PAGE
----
Do your research. I don’t mean reading the Daily Mail or even the Guardian. Read the Calais Migrant Solidarity and Passeurs d’Hopitalités (in French) blogs. These are both run by long term activists in Calais and are full of the important day-to-day news that media outlets skip over.
Feel free to contact Calais Migrant Solidarity (check their website for their email address and, more reliably, their phone number) – but do not expect them to do your job for you. They will not set up interviews with migrants and they will not show you around the camp. Most likely, they will guide you to their website.
Working in Calais – short term
If your trip is short – just for the day or perhaps two days – my advice would be to follow simple ethical guidelines. I’m sure you’ve thought of these points already, but I think it’s worth repeating and reiterating.
Don’t film anyone without asking their permission – even from a distance. Many of these people are “illegal” (whatever that means!) and are justifiably suspicious of people wielding video cameras because it might (unlikely, but it might) get them killed or deported. Many don’t appreciate the attention, so don’t assume anything and always ask permission. It was for this reason that I decided not to shoot any people at all for my short film, which made the results suitably bleak!
Be careful not to treat your work, and the migrants themselves, as a means to an end. Frankly speaking, many, many film makers and journalists come to the camp in Calais and I feel that some of them go looking for a big news story or to profit through their line of business from the misfortune of others.
Having said that, many migrants are very eager for media coverage in the hope that it will ameliorate their living conditions or help pave the way to a fair resettlement programme. Your work really could become a small but important contribution to justice for the migrants, but, equally, don’t abuse their hope or make promises that you can’t keep.
If you get too close to the police, they may demand your camera and confiscate your memory cards. Big media companies are usually okay, but smaller indies or activists are at risk. Stay alert.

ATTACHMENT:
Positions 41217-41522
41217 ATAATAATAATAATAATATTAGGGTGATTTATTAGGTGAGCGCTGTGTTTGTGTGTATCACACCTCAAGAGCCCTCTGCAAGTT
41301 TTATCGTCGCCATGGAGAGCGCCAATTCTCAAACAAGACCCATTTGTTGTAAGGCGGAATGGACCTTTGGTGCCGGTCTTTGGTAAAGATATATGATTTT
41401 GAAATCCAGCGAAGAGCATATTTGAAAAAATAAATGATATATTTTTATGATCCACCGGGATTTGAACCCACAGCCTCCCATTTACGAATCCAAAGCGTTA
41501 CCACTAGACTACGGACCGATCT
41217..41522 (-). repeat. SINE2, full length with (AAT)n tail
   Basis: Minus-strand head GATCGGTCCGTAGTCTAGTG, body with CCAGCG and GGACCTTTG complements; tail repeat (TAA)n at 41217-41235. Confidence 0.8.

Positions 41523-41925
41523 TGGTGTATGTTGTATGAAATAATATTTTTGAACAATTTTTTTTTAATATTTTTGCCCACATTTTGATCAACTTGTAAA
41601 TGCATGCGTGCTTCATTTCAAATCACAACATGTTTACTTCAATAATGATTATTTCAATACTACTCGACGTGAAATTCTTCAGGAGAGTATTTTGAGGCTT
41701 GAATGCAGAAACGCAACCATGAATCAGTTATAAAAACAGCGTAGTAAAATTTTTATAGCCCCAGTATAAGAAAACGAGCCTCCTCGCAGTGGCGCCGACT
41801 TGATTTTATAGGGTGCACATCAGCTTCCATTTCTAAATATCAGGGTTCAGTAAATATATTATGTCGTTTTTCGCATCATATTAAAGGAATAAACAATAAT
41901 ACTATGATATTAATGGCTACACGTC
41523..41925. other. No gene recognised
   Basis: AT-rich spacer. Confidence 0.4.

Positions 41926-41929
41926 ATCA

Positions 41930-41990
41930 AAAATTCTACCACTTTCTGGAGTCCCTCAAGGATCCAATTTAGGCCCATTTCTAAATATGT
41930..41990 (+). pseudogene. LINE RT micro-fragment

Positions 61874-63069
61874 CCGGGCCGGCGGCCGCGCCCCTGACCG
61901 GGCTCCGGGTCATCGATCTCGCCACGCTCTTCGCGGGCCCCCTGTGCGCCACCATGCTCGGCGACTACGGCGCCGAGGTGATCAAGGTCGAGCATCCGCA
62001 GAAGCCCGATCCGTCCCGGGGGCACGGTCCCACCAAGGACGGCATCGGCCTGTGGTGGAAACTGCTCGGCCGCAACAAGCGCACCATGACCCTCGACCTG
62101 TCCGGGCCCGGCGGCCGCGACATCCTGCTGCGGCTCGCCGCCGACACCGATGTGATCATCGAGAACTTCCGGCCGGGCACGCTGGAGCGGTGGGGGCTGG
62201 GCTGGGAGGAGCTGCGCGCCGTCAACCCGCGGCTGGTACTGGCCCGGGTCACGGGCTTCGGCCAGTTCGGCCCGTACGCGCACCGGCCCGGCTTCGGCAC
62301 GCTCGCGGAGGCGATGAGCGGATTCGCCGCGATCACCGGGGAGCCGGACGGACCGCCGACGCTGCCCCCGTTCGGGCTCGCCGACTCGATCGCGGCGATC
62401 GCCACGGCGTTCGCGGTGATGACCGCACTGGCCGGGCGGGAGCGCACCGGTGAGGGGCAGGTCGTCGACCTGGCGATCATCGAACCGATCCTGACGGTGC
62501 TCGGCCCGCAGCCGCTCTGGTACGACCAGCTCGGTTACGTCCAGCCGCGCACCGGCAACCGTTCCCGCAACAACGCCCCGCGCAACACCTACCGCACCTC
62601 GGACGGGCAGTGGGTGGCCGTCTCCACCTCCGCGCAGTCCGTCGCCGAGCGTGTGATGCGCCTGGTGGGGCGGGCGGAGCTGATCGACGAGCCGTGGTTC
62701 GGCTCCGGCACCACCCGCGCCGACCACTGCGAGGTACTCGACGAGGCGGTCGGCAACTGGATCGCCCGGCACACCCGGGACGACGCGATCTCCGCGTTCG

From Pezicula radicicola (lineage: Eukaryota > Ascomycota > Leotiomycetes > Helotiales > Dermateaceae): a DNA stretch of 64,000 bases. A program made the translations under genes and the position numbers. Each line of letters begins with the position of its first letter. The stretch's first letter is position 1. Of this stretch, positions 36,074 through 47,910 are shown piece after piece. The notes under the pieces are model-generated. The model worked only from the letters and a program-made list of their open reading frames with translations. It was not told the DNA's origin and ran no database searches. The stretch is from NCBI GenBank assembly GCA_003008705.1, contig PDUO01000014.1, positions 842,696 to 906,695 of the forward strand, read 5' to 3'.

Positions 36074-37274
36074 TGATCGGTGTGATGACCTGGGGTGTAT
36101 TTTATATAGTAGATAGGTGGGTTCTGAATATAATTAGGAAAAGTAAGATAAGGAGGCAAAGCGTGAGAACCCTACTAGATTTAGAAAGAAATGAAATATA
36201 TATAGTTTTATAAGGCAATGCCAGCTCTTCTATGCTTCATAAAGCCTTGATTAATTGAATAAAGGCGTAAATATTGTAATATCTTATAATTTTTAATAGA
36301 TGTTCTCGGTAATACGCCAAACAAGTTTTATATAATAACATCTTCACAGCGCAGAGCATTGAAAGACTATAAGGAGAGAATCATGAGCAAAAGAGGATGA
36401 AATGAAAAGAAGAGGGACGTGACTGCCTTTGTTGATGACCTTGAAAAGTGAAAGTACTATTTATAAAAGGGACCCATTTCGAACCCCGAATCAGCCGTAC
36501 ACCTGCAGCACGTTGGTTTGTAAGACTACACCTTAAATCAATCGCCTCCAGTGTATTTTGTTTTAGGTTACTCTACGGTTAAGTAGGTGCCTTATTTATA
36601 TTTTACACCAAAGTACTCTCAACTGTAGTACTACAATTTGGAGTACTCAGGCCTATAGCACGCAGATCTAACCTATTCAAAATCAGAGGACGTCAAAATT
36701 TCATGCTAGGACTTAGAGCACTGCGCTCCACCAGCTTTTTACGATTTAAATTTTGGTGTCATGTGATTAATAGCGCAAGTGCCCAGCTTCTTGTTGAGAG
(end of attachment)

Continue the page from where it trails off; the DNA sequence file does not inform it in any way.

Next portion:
Working in Calais – long term
If you’re lucky enough to be able to commit a week or two, a month or several trips over the course of a year or years, then congratulations! You will be able to really get under the skin of migration, deep into the stories of migrants and witness the frontline battle that rages. Courage! And remember: the best stories don’t come out of nowhere or overnight.
I first went to Calais in the summer of 2014 and I have been back there many times since. I have seen tear-gassings, evictions, pitched battles with steel bars, cricket matches, film showings and a New Year squat party – but I still consider myself an innocent novice and learn a thousand things every time I visit.
I have made a few friends, who are still unfortunately living in the camp and I feel more and more welcome each time I go back. The last time I was there, teaching English for a week, I slept in the camp and I would suggest this as the best way to get to know people and understand camp life.
However, if you want to stay in the camp, you must: a) be brave. b) make friends.
Luckily, most people living in the camp are absurdly friendly, but ultimately it comes down to how personable you are. It’s obvious, but be nice!
On a more practical note, unless you speak good Arabic or Tigrinya, I’d recommend finding someone who speaks English, explaining what you’re doing and, above all, making friends. If you’re one of the good guys, they might invite you to camp with them.
The camp is roughly divided into mini-encampments of 5-20 dwellings, usually split along ethnic lines. There are plenty of Sudanese and Pakistanis who speak decent English – some fluently, no thanks to me! That should get you started.
During your stay at the camp, try to contribute something beyond your project: teach English or how to shoot films, fix bikes or shelters, keep the fire going.
Finally: Remember that this is their home and respect their customs and rules.
If you have any questions, please ask them in the comments below.
NOTE: Conditions in Calais change on an almost daily basis. This advice is based on information from late June 2015.
“Let me tell you what I think of bicycling…I think it has done more to emancipate women than anything else in the world. I stand and rejoice every time I see a woman ride on a wheel. It gives women a feeling of freedom and self-reliance.”
So said Susan B. Anthony, a 19th century American suffragette and social reformer. No wonder that the newly invented bicycle soon became known as the “freedom machine”.
Bicycles give you the freedom and independence to travel long distances without having to rely on stage coaches, horse-drawn carriages or (ugh!) men.
But today’s petrol-fuelled transportation means we’ve forgotten how hard a five mile walk to the local shops can feel. An hour and a half foot-slog is covered in just twenty minutes by bike. That’s the difference between going out and staying in.